Latest economy and HR news
How a CEO’s personality affects stock prices
Harvard Business Review conducted a study, investigating how the market reacts to CEOs’ personalities. They hypothesized that CEOs’ observable tendencies could significantly influence investors’ perception of the firm and therefore its value. The ‘Big Five’ personality traits were the focus of the study: conscientiousness, neuroticism, extroversion, openness to experience and agreeableness. The study found that there is a correlation between a CEO’s personality and a firm’s stock volatility. The article expands on the exact findings of the study, but they has 2 overall thoughts: first, there is wisdom for managing impressions for CEOs. Second, boards should be aware of personality as a factor when selecting a CEO as it may influence an executive’s potential effectiveness as the face of the company.
The importance of gratitude: CEO writes 9,200 birthday cards a year
Sheldon Yellen, CEO of property-restoration company BELFOR Holdings, Inc., hand-writes birthday cards to every employee as a way of saying thank you. Yellen tells Business Insider, “there is an inside joke with acquisitions that I ask prior to closing: ‘How many more people?’” The effect that this has had on the company has been incredible as Yellen believes that by taking the time to personally thank his employees every day, he has created a culture of compassion through the whole company. Despite criticism from other CEOs that this is a waste of time, career experts say that the best managers are ones that are strong in positive reinforcement and workers also admire traits in their bosses when they pay attention to career accomplishments. Yellen must be doing something right!
US tech giants turn to India for new apps before world release
After two decades covering the Internet sector, RBC Capital Markets’ Mark Mahaney says that India is emerging as the testing and acquisition playground for global consumer technology companies, becoming more popular than China because it has the same growth dynamics but with fewer regulations. For example, Netflix rolled out a mobile plan in India at a much cheaper rate than what it charges for a basic plan in other countries. It has now created original content to capture more market share. There is huge room for growth for US tech giants in India, as Mahaney explains, quoted by The Economic Times, “India is less than 5% of Amazon’s total revenues but it has the potential to get to that level within five years.”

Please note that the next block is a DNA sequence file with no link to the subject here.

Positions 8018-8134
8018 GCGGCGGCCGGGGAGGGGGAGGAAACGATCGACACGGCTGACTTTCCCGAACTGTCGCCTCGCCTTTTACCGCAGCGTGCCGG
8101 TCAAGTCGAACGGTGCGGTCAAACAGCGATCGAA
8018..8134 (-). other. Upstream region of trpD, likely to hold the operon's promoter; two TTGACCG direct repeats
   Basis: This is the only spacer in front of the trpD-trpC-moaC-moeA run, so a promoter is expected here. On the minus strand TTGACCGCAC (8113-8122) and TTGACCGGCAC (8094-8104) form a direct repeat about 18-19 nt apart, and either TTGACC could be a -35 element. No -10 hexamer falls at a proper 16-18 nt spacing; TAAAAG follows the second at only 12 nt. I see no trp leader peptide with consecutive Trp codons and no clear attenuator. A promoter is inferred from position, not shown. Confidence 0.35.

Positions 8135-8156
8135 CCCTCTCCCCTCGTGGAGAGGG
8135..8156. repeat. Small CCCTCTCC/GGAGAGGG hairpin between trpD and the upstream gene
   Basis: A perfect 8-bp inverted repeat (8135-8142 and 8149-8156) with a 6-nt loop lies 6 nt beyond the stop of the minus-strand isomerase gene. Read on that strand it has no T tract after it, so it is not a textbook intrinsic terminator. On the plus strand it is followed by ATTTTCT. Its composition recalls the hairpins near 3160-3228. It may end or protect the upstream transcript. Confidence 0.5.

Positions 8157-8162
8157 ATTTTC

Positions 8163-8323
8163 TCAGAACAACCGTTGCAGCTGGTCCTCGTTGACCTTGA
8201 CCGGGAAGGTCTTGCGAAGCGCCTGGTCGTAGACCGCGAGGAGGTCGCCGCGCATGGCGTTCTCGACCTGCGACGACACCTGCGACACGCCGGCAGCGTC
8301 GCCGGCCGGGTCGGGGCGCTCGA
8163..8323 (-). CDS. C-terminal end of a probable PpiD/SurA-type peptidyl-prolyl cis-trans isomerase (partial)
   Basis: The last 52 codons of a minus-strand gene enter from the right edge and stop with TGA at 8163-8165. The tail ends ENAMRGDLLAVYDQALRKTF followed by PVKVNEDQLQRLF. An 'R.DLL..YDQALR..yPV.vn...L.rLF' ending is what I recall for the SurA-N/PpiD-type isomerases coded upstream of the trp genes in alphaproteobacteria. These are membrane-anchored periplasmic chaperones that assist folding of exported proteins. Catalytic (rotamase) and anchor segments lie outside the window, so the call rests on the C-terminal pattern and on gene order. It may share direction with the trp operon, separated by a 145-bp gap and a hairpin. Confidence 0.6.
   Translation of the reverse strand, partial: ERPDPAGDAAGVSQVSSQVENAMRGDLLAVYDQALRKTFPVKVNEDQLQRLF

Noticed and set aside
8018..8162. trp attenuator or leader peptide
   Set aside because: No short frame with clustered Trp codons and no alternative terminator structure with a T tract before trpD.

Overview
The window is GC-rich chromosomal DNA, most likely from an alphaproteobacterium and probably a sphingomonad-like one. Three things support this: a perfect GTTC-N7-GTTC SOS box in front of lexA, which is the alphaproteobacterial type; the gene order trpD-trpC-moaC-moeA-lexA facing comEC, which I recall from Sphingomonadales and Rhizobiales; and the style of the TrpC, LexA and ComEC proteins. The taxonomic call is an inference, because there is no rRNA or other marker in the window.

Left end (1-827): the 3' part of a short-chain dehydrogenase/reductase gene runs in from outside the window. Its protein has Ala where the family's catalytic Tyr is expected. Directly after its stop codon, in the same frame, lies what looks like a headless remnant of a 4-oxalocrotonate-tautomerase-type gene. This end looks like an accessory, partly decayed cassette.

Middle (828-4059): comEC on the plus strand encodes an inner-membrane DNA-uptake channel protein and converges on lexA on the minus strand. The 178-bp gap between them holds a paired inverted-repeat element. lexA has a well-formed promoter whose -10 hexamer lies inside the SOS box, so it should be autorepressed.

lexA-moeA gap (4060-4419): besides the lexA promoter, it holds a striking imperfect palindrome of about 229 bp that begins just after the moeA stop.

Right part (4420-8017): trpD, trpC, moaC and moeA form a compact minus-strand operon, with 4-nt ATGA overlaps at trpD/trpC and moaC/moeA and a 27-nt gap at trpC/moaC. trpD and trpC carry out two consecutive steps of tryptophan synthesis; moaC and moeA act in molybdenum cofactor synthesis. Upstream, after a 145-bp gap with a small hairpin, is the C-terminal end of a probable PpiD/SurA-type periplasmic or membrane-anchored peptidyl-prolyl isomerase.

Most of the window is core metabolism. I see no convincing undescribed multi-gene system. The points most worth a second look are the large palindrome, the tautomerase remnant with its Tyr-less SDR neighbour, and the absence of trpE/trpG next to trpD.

SoftBank in talks to take control of WeWork amid cash crunch
Bloomberg reported that WeWork, which provides shared workspaces for startups, freelancers etc., is considering a bailout that will hand control of the once high-flying startup to SoftBank Group Corp. SoftBank, which is already WeWork’s largest stakeholder, is convinced that it can turn its financial issues around with the right financial control. However, WeWork has another backup plan: they are considering a $5million bailout from JP Morgan Chase & Co. If the board does opt for the SoftBank deal, the Japanese company will be taking on a troubled enterprise at a time that it’s struggling to convince the market about its longer-term investment vision.
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Your Glasford International Deutschland Research and Analytics Team